Text and photos by SCOTT FYBUSH
More Indiana in this week’s installment? Yes – because since the last time we swept through Evansville in 2011, the city’s TV dial was upended, and with the help of the newly-extended I-69, we needed a return trip in 2015 to see what had changed.
When we were last in Evansville, the building at 477 Carpenter Street just north of downtown was about to be vacated. This low-slung building was the longtime home of WTVW (Channel 7), which had gone from ABC to Fox to CW, only to end up in 2011 as part of a duopoly when Nexstar also bought WEHT (Channel 25), the market’s oldest station and its current ABC affiliate. As we’ll see in a bit, Nexstar moved WTVW into the WEHT facility across the Ohio River in Henderson, Kentucky, leaving the Carpenter Street building empty.
Then, in 2013, Nexstar also bought Communications Corporation of America, which owned Evansville’s CBS/Fox affiliate, WEVV (Channel 44). After an initial attempt to put WEVV in the hands of a shell company that would have operated it alongside WTVW/WEHT, Nexstar ended up selling WEVV to a new operator, Bayou Broadcasting. The sale also included the old WTVW building, which allowed Bayou to move WEVV out of the leased quarters on Main Street downtown where it had been since it signed on in the 1980s.
From the downtown studio, WEVV inherited what was essentially an empty box when it moved into the old WTVW digs and relaunched its dormant news operation. This is a neat example of 1980s TV studio architecture: the front lobby looks through big windows into a control room and newsroom/studio one side and the master control/engineering area on the other.
I’m told that when WTVW was here, its news set backed up to those control room windows. WEVV reversed the layout, putting a very simple, classy set at the far end of the studio and the newsroom cubicles toward the front. This facility was built from ground up for full HD, as you’d expect for something launching in August 2015. (It had been on the air for only a few weeks when we stopped in.)
Across the river, WTVW was fully integrated into the “Eyewitness News” operation at WEHT by the time we stopped in to its Henderson facility. This is one of those buildings that’s been expanded repeatedly since starting out as a little concrete-block box in the 1950s. That spacious newsroom sits just off the main lobby, servicing a full schedule of newscasts on WEHT and 7 AM, 6:30 PM and 9 PM shows on WTVW.
The studio adjacent to the newsroom is one of the original parts of the building, albeit heavily renovated with a very similar set to other Nexstar stations. In addition to news, WEHT/WTVW produces a late-morning “Lifestyles” talk show, and there’s even an outdoor deck that they can use for cooking segments when the weather is nice.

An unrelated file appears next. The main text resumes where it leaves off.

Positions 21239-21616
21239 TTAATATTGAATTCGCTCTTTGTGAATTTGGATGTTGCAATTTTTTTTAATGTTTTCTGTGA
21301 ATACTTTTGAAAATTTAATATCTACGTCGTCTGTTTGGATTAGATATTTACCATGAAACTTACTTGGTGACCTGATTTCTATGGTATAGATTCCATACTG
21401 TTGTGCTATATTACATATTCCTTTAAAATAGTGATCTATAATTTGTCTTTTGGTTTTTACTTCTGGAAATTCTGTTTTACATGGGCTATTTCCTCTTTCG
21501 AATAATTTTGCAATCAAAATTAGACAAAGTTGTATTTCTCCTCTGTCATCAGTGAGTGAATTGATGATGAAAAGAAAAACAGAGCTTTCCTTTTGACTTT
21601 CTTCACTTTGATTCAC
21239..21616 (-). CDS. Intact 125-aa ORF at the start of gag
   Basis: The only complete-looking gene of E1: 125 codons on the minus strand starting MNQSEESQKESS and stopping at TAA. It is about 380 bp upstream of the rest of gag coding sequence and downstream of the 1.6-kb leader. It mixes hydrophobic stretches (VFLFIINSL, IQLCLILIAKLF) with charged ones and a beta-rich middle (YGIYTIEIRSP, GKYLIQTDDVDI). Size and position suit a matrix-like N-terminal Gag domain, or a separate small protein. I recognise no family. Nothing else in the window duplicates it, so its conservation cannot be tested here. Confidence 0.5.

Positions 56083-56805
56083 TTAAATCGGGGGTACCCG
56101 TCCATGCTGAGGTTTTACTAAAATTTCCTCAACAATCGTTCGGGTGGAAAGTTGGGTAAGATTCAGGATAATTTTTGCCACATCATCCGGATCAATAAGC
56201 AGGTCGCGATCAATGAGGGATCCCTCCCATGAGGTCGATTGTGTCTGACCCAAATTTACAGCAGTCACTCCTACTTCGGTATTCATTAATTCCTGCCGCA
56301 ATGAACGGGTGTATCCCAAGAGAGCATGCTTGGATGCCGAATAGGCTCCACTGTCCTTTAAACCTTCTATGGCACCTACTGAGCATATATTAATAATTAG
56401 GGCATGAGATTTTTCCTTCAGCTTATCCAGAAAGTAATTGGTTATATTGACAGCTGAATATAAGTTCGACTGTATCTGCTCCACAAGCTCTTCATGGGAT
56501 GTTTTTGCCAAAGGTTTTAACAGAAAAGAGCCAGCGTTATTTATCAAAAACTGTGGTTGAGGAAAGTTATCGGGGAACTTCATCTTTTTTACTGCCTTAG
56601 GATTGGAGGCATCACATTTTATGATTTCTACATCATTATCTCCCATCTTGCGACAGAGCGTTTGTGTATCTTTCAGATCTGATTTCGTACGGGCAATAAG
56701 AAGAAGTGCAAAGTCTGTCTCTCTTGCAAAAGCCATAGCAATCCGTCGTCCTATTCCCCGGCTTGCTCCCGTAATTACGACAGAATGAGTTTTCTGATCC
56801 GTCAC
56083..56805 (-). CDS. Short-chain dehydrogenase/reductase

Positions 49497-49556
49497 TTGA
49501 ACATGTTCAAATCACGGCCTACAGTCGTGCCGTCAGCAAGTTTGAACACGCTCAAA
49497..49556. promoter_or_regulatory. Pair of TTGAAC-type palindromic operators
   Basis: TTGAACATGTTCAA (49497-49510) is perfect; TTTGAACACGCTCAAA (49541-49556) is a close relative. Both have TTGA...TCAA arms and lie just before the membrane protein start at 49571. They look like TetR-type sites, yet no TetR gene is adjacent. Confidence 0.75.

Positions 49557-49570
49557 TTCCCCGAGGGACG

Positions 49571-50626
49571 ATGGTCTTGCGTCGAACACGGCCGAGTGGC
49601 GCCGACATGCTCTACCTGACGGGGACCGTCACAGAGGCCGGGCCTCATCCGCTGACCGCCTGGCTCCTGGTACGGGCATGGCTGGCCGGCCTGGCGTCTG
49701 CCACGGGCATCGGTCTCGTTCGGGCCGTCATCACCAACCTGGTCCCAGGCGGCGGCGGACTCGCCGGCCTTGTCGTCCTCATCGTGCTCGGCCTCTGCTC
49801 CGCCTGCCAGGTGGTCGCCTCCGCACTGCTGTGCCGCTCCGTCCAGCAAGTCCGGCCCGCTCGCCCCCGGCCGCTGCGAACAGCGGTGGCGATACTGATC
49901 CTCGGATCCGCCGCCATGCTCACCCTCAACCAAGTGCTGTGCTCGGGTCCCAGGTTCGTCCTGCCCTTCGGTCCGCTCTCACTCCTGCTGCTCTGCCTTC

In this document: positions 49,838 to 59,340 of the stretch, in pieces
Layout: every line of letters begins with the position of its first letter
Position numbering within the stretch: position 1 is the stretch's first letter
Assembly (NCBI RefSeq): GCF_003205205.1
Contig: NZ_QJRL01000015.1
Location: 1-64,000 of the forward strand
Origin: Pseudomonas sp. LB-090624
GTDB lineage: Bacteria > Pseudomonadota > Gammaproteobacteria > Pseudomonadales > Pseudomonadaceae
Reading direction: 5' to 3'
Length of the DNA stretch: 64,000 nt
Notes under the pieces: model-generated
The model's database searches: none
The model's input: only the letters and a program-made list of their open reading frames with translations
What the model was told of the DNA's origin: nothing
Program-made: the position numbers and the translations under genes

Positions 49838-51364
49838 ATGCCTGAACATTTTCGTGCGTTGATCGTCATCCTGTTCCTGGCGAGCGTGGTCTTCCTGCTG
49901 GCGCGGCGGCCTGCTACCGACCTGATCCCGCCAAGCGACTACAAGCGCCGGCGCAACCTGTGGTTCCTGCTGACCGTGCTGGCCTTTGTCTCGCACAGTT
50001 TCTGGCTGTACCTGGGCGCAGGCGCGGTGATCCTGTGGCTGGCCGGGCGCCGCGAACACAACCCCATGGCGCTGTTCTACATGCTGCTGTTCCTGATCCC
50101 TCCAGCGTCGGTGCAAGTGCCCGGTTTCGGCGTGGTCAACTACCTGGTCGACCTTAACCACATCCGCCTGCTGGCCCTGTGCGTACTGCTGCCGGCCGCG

This whole building was rebuilt for HD in 2012, complete with a new control room for news production and a master control that handles both WEHT and WTVW and the Bounce subchannel on WEHT.
There’s a big and relatively empty transmitter room at the back of the facility; WEHT went from analog 25 to RF 7 for its DTV operation in 2009, which requires just a little Harris Platinum transmitter to generate its 12.5 kW ERP to send up the 995-foot tower out back.
WEVV and NBC affiliate WFIE are both just up the road in the tower farm on the bluff here; WTVW’s tower is way out to the east near Chandler, where “channel 7” is now RF 28 digital, from a much taller tower than the one shown in that 1956 sign-on ad below, which hangs on the wall right outside the transmitter room.
Our final Evansville-area stop is an unusual one: up in the hills northwest of the city, this old AT&T Long Lines microwave site was in the process of being converted into a main studio for three of The Original Company’s area stations.
The Lange family already owned WRCY (1590) and WYFX (106.7) in Mount Vernon, west of Evansville, and then bought what had been WEJK (107.1 Boonville) when the Engelbrecht family sold most of its stations to Midwest Communications. The Boonville station, east of Evansville, had to be spun off to stay under ownership caps – and the Langes needed a spot that was within 25 miles of both Mount Vernon and Boonville, which led them here. (107.1 had by then become WJPS, taking on a venerable Evansville callsign, and it was simulcasting an AC format with WYFX.)
After AT&T moved out, a new owner tried to renovate the transmitter building here into a home, cutting out holes for windows from that incredibly thick concrete. That renovation was abandoned partway, leaving the Langes to finish the job with new interior walls for a small office and a pair of studios.
One final stop completes this Indiana trip: after zipping back up the new I-69 to its temporary end south of Bloomington, we stopped by Indiana University’s WFIU (103.7) for a quick visit to check out how the main air studio had been rebuilt since our last stop there in 2011.
Thanks to WEVV’s Rob Williams, WEHT/WTVW’s Todd Rowe, the Lange family and WFIU’s John Bailey for the tours!
We still have the 2019 Tower Site Calendar in stock — but we barely have 10 left.
This is the last printing for the year, so if you haven’t ordered yours yet, don’t wait. Order it now.
We still have eight copies of The Radio Historian’s 2019 Calendar available, which are now 20% off.
Check them both out in our store!
And don’t miss a big batch of Indiana IDs next Wednesday, over at our sister site, TopHour.com!
Next week: Across upstate New York, autumn 2015